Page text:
But those things don't make us poor, uneducated, or unsophisticated. It seems that many from the Chicago area consider all of Illinois south of I-80 as "southern Illinois." (Those of us who live in the middle of the state and have some knowledge of maps know there's a whole lot of miles between us and the Ohio River.) And "southern Illinois" to the city folk means country bumpkin.
Like earlier immigrants, upon arriving in our territory, the Newcomers circle their wagons by forming little cliques of fellow transplants, and party around the campfire sharing stories of city life and counting their blessings about their "New Land" that they haven't even begun to know. Apparently there's safety in keeping with your own kind. Besides, it's not worthwhile getting to know the savage natives because the Newcomers are so much smarter, richer and cosmopolitan.
What they never learn is that we natives can drink beer at the local bar and be knowledgeable about fine wines, that we can have church dinners and still enjoy a gourmet meal, that we can drive pick up trucks and be world travelers, that we can know the price of a bushel of corn and how much the Dow Jones was up or down. Some of our locals could buy out the Newcomers three times over. Living in the country is not living in a vacuum. We're just not hung up on impressing our neighbors with what we know and what we can buy.
Even more amazing, many of us local bumpkin business people are much more knowledgeable and worldly than the Newcomers think they are. Merchants and service providers in small rural areas wear many hats and must know a great deal about a wide variety of things. Specialists, like many of the Newcomers, could never last at their occupations in small towns, where your customer base is small but so diverse that a broad-based information background is a necessity for business survival.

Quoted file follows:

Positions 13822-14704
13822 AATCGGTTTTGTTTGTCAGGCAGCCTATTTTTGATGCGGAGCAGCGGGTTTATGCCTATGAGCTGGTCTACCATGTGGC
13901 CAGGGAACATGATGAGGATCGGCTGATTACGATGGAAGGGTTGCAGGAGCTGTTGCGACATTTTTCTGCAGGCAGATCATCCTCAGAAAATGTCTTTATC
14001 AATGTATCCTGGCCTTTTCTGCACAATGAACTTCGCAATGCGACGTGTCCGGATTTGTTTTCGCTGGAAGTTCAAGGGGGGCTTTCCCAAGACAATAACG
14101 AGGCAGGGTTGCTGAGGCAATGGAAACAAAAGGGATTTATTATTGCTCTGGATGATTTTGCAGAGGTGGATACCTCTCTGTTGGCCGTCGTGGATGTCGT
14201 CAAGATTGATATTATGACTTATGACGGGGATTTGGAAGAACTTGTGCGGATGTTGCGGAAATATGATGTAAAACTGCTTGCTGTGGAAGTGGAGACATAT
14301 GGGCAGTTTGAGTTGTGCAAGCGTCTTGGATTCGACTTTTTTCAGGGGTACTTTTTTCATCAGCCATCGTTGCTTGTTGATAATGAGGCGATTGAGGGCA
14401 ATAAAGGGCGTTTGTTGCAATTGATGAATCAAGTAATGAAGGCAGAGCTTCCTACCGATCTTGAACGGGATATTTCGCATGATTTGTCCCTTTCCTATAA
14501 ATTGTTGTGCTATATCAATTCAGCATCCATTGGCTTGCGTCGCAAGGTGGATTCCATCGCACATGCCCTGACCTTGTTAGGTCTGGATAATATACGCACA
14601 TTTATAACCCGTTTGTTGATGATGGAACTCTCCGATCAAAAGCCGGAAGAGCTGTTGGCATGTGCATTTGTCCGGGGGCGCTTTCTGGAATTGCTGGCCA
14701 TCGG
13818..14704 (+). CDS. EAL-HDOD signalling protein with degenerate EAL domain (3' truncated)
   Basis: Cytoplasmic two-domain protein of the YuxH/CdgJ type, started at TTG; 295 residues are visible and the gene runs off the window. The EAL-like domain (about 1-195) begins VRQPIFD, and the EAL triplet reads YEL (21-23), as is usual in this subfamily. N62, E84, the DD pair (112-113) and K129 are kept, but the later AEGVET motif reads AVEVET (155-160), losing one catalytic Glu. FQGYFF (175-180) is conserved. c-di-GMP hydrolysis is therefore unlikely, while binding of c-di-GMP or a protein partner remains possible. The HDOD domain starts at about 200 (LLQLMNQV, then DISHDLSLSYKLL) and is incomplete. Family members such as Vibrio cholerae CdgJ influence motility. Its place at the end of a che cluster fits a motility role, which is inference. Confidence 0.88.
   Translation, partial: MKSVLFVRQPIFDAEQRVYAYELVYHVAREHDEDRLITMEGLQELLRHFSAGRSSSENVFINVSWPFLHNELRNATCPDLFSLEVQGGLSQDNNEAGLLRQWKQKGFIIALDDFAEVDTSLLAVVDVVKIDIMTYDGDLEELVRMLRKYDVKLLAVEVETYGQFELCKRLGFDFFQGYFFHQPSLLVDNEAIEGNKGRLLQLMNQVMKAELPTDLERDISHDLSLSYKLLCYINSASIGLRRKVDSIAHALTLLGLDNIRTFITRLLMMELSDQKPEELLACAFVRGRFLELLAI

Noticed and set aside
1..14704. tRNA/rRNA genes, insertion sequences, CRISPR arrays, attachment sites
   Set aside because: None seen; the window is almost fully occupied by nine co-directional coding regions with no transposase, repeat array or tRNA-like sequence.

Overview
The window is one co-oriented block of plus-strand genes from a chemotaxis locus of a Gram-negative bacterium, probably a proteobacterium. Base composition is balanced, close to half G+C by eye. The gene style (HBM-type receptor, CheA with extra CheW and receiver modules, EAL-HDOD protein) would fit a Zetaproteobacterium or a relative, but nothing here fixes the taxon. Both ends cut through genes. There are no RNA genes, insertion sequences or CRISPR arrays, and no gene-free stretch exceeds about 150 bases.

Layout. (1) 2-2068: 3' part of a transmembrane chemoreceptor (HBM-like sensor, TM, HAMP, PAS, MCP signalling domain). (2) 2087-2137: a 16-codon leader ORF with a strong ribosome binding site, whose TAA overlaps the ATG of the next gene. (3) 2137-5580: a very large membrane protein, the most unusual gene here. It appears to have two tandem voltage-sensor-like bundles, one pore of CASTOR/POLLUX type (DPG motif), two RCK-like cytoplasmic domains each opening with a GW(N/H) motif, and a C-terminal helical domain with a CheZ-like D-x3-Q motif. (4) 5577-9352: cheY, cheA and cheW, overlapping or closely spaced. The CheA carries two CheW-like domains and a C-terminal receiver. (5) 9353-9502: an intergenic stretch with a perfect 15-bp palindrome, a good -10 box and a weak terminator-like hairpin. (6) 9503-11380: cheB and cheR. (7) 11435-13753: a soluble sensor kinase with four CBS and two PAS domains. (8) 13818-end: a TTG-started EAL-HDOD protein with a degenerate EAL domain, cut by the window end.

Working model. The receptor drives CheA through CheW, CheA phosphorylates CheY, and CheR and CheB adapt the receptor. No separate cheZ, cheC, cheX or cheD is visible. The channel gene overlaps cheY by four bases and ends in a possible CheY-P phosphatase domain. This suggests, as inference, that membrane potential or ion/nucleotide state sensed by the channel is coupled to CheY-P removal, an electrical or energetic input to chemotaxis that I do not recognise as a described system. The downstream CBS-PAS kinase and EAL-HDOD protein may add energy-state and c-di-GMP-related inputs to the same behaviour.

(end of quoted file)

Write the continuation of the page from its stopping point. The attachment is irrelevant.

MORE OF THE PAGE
Here an attorney will handle wills, estates, real estate, corporate issues and criminal trials. A Realtor may also be an insurance agent and tax preparer. The grocer will sell food, magazines and books, rent videos, sell lottery tickets, make copies and send faxes for customers. The druggist will have a pharmacy, gift and card shop, and be the local UPS store. The dentist could also be a fireman or emergency medical tech.
It may seem as laughable as a comedy series where the mayor is the sheriff, the dry goods owner, the barber, and judge. It is serious business, though. Juggling all these hats means fulfilling requirements for multiple state licenses, constant market research to cater to the ever-changing demands of the consumer, travel to find new products to bring back to the community, evening and weekends of continuing education to keep informed of business issues or learning the latest techniques.
Assimilation is generally a slow process. Divisiveness and wars have occurred because of Newcomer misunderstandings of the natives. Hopefully the Newcomers will remember from times past that pioneers should never underestimate the natives and that the natives may actually be able to teach them a thing or two.